In an article written by Cristoph Mark entitled Love, ‘darling’ style for the Daily Yomiuri, he discussed the issue of having an international marriage in Japan meaning that the couples have different nationalities or cultural background. In Japan, only a small percentage engages in mixed marriages, probably because Japanese seemed more traditional and close-knit. Also, Japanese cultured tend to be more conventional and more family-oriented. Having diverse origins between a husband and a wife would entail a clash on what practices or beliefs should prevail in the household.
Based on the couple that was interviewed by Cristoph who were Tony, an English social advocate and Saori, a Japanese manga artist and writer, they conceded to the idea that an international marriage causes cultural differences. However, in their case, they believe that their differences are just mere variation of preferences that are most likely influenced by their partiality over a certain belief or inclination and not by tradition or culture. But at the latter part of the article, the couple mentioned that they have been experiencing difficulty in determining the language that they would teach their son (Cristoph, 2009).
This clearly shows that no matter how much people exert an effort to have tolerance and acceptance to make international marriages work, cultural difference will always be a concern. In Japan, much importance is given to the concept of family. Japanese families have continuity. From their ancient ancestors to present descendants, each member of the family is respected and their traditional practices are passed on from one generation to another. Also, the head of family always fall into the hands of the father making a Japanese family patriarchal.
However, due to changing times and the occurrence urbanism and low birth rate, this traditional practice and belief is being challenged. Nowadays, contemporary Japanese are opting to prioritize their careers rather than starting a family particularly among women. For them, having a contemporary lifestyle is more convenient and practical than their traditional practices. Despite these changes, a majority of the Japanese still prefers to adhere with their traditional concept of a family.
In an another article published at the Daily Yomiuri entitled Girl upset over mom marrying foreigner, it talked about the dilemma of a Japanese woman who had married a non-Japanese man without the approval of her daughter and her family after she had separated from her first husband. Because of this issue, it caused a major rift between the woman and her daughter (Daily Yomiuri, 2009). As mentioned, a typical Japanese family is close knit and very conservative.
Based on Japanese culture, weddings are treated as sacred rituals that symbolize the rite of passage from one social status to another. More so, weddings can represent the transition to adulthood or a step to parenthood. Traditionally, wedding ceremonies should have family involvement. Also, it should follow several preparatory steps prior to the wedding itself. There is the seeking of parental approval and then choosing mediator, followed by betrothal gift and the scheduling the date and selecting the location for the wedding.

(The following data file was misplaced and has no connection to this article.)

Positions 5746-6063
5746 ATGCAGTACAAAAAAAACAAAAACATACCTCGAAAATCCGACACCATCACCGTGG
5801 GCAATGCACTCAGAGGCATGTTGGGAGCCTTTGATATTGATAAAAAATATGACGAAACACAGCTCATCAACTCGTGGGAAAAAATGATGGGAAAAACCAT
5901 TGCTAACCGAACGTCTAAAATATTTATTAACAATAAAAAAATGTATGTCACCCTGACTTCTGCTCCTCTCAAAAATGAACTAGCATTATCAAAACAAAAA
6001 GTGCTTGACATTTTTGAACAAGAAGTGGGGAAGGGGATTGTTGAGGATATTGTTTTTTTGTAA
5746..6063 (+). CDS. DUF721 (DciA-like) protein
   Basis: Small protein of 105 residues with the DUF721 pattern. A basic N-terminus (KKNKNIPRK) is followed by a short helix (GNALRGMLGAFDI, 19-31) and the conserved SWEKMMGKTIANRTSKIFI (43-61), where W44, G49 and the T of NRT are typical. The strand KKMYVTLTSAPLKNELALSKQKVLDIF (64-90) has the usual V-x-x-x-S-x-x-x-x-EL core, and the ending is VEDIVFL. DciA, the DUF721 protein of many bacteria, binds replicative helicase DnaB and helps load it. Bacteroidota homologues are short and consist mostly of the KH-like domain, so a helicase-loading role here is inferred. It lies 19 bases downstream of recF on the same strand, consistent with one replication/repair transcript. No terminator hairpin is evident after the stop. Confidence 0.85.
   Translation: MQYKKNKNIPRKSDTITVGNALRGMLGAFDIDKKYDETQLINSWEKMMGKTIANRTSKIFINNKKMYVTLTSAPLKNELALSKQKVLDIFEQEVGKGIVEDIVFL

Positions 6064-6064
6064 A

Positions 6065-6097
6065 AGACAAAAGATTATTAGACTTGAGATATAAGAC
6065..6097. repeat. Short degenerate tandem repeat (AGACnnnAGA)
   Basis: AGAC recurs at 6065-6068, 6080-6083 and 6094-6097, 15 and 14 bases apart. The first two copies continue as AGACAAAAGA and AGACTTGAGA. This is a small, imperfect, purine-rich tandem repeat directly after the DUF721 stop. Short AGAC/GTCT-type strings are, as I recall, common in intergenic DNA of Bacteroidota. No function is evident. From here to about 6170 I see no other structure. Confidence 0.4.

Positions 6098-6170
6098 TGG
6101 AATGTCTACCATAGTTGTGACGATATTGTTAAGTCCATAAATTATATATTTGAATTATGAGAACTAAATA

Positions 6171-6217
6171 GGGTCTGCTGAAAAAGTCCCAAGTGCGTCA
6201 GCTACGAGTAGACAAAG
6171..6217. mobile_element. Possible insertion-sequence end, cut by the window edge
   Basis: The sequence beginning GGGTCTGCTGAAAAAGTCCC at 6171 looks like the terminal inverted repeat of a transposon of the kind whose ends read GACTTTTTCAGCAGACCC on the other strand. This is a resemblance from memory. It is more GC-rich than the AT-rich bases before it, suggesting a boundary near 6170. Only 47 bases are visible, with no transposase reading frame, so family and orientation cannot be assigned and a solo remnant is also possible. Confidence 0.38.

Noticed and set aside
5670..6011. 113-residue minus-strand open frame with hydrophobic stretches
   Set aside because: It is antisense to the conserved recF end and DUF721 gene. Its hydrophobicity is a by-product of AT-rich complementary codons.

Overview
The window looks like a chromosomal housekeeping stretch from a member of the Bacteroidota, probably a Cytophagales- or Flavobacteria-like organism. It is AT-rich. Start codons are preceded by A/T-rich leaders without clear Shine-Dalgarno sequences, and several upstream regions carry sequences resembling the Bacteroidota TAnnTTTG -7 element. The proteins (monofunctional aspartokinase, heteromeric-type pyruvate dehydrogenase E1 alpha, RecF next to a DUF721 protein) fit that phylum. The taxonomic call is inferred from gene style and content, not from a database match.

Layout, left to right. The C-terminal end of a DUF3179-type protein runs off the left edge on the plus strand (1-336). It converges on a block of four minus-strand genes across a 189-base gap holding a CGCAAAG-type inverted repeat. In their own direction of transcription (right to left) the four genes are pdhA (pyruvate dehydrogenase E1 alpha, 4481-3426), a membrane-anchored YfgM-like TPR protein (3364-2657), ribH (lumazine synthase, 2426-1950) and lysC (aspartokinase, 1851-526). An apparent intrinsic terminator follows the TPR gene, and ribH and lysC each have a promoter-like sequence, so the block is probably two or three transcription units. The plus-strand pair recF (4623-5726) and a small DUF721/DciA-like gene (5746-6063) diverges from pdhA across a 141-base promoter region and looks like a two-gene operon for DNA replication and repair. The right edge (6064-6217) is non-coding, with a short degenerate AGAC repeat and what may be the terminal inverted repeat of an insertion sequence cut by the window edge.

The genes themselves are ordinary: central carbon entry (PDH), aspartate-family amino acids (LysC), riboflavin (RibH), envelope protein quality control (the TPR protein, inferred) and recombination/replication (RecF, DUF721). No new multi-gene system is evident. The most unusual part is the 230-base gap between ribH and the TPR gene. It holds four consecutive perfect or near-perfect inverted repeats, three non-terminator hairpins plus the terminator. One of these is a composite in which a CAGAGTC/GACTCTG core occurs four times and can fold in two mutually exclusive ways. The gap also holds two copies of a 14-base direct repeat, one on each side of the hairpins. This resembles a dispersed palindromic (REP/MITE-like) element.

The ceremony can either be based on Shintoism or Christianity wherein the rituals are categorized into formal and informal stages. These wedding rituals always represent a symbolical meaning that pertains to the futures roles of the couple as husband and wife. The Japanese also stresses the concept of permanence. They believe that an ideal marriage is forever and they also strongly disagree with the idea of divorce. But in the reply of the lawyer to the letter of the woman, he did not despise the actions of the woman even though she violated most of the Japanese practices on weddings.
For him, international marriages are common. But in order to resolve her problems, all she needed to do is talk with her daughter. Tradition and culture does not pose a major threat anymore in finding true love or in the woman’s case financial support and the completion of their family (Daily Yomiuri, 2009). Generally, Japanese culture has remained intact for centuries. It was able to preserve its traditional beliefs and practices particularly on the concept of a family.
But due to the birth of modernization, new sets of perspectives and ideas are enticing the Japanese to adapt a more contemporary way living which entails discarding or compromising their Japanese culture and tradition. References Cristoph, M. (2009, April 10). Love, ‘darling’ style. Retrieved April 17, 2009, from http://www. yomiuri. co. jp/dy/features/arts/20090410TDY12001. htm Daily Yomiuri. (2009, April 10). Girl upset over mom marrying foreigner. Retrieved April 17, 2009, from http://www. yomiuri. co. jp/dy/columns/advice/20090410TDY13001. htm